Not so long ago, I was invited to a presentation of a book on Marketing, a book that compiled the best that the great minds in the Advertising – PR – and marketing fields had to offer. I learned loads that evening - but not about marketing. It offered all the elements of holding a typical business conference in Italy.
First off, of course to me, was the noticeable lack of women in the room. Well, that’s not entirely true, there just weren’t any on the panel. They were greeting guests, serving water, and relaying messages, bending over just so as a special eye candy treat to the presenters for their time. After about 30 mins., I still didn’t know why we were there, who the panelists were (and would never find that out), and why they were chosen to speak in the first place. I guess keeping the public in suspense ultimately keeps you from nodding off.
The presentation started promptly, only 15 minutes behind schedule, nothing short of a miracle on the order of Padre Pio. Because it was a creative crowd, we were thankfully not treated to a head-bowed read of one’s written presentation. But we did get to be spectators in a massive ego-fest, in which each presenter courteously fanned the ego of another, all the while keeping us insignificant onlookers in the dark over their little inside jokes. They liked each other so much that only a few actually took calls during another’s presentation, or chatted with someone else. This came as a nice surprise, extraordinary, actually in its audacity.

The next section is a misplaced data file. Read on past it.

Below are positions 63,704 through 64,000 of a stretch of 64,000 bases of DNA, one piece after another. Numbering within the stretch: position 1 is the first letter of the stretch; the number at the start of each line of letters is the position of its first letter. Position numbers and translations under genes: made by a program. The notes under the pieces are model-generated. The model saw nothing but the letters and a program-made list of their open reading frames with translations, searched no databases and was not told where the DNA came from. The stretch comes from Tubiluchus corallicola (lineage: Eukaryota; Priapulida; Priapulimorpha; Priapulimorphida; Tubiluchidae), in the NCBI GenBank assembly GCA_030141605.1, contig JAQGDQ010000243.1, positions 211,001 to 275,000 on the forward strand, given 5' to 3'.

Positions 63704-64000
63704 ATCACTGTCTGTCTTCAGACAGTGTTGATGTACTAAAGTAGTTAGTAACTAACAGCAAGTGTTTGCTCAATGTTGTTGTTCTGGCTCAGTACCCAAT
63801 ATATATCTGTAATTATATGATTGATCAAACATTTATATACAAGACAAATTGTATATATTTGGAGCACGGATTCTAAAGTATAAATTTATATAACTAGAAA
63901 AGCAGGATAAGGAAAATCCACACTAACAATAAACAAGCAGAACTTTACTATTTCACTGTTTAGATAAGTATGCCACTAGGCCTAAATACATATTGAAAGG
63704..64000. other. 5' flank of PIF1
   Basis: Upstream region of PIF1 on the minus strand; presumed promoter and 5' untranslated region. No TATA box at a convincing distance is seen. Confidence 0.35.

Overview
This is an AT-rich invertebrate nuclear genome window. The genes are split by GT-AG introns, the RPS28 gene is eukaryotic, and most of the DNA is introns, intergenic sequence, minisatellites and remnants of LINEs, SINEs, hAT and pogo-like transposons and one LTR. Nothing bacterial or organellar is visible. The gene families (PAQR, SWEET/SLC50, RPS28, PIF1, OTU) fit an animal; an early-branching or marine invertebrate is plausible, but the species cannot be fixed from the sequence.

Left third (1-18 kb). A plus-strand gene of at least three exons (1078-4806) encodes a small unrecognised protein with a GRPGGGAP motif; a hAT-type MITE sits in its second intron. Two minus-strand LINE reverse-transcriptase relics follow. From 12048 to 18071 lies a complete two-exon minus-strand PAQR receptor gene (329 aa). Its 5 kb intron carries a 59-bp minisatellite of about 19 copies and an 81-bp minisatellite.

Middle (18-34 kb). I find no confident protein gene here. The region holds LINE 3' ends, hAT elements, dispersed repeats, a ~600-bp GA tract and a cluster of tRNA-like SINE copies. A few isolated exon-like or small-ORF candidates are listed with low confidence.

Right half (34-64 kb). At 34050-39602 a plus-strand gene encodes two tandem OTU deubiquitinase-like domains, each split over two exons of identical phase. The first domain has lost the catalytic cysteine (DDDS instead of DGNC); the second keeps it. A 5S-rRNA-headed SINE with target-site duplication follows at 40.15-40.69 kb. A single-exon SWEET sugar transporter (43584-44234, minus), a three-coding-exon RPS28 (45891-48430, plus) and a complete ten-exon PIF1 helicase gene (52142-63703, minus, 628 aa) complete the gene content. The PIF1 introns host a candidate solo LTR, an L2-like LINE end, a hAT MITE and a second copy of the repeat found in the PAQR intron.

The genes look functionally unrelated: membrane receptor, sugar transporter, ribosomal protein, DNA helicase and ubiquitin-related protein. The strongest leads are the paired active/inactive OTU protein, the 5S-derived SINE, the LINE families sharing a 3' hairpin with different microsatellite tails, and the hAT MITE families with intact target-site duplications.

With all this testoserone, jokes, when offered, were inevitably of the locker room variety: The Pirelli calendar guy joked how women had the ‘raw material’ to be portrayed – this, an example of marketing genius [well, the calendar is, in some – no many, circles]. Another boasted how he had to cut out early so he could find what his wife had put on the table [He had such a sense of urgency, I'm certain his mistress was waiting directly in the car…]. He went on to say that’s where one eats best (at home, not the waiting hotel), and where one could find the women who were absent from the hall. Another regaled us with the cliché scenario of the boss who beds his secretary, but still directs her in the formal ‘lei’ form of speech.
The eldest in the group, no longer so worried about Bella Figura, got the greatest response when telling about training a marketing team for a major ladies’ lingerie firm. There were 300 men. Only. So, he offered that they get to know 10 women a bit better: the wife/girlfriend, the lover, the girlfriend of the lover…and so on.
An hour into the presentation, two had already run off (probably with those same lovers) and the old guy had nodded off (after all, he didn’t need to wait for the introductions).
It ended, as they always do, with no questions opened to the public, a brief summary of cars and soccer, and drinks on the terrace. It was probably my 6179th presentation, and I prayed, it would be my last.
You can read about Marketing 101 here.